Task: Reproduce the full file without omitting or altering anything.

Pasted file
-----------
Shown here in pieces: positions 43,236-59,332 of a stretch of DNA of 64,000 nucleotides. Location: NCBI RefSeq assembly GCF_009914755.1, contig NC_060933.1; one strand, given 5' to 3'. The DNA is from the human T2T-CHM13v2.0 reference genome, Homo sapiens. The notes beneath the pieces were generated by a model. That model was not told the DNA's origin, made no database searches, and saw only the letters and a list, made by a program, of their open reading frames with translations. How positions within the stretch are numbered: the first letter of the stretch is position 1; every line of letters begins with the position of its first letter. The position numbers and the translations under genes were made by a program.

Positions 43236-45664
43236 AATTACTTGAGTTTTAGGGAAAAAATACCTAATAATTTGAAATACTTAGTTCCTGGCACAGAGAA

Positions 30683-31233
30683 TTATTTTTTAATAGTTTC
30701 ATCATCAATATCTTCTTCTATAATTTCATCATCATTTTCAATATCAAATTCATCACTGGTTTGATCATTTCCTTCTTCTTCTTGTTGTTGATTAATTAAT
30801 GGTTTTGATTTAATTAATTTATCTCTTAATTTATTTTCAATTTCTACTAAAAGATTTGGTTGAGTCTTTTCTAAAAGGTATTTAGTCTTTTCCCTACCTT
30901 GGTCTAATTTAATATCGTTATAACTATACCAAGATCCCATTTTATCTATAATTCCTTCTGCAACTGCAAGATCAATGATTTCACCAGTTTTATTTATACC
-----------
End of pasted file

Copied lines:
Shown here in pieces: positions 43,236-59,332 of a stretch of DNA of 64,000 nucleotides. Location: NCBI RefSeq assembly GCF_009914755.1, contig NC_060933.1; one strand, given 5' to 3'. The DNA is from the human T2T-CHM13v2.0 reference genome, Homo sapiens. The notes beneath the pieces were generated by a model. That model was not told the DNA's origin, made no database searches, and saw only the letters and a list, made by a program, of their open reading frames with translations. How positions within the stretch are numbered: the first letter of the stretch is position 1; every line of letters begins with the position of its first letter. The position numbers and the translations under genes were made by a program.

Positions 43236-45664
43236 AATTACTTGAGTTTTAGGGAAAAAATACCTAATAATTTGAAATACTTAGTTCCTGGCACAGAGAA

Positions 30683-31233
30683 TTATTTTTTAATAGTTTC
30701 ATCATCAATATCTTCTTCTATAATTTCATCATCATTTTCAATATCAAATTCATCACTGGTTTGATCATTTCCTTCTTCTTCTTGTTGTTGATTAATTAAT
30801 GGTTTTGATTTAATTAATTTATCTCTTAATTTATTTTCAATTTCTACTAAAAGATTTGGTTGAGTCTTTTCTAAAAGGTATTTAGTCTTTTCCCTACCTT
30901 GGTCTAATTTAATATCGTTATAACTATACCAAGATCCCATTTTATCTATAATTCCTTCTGCAACTGCAAGATCAATGATTTCACCAGTTTTATTTATACC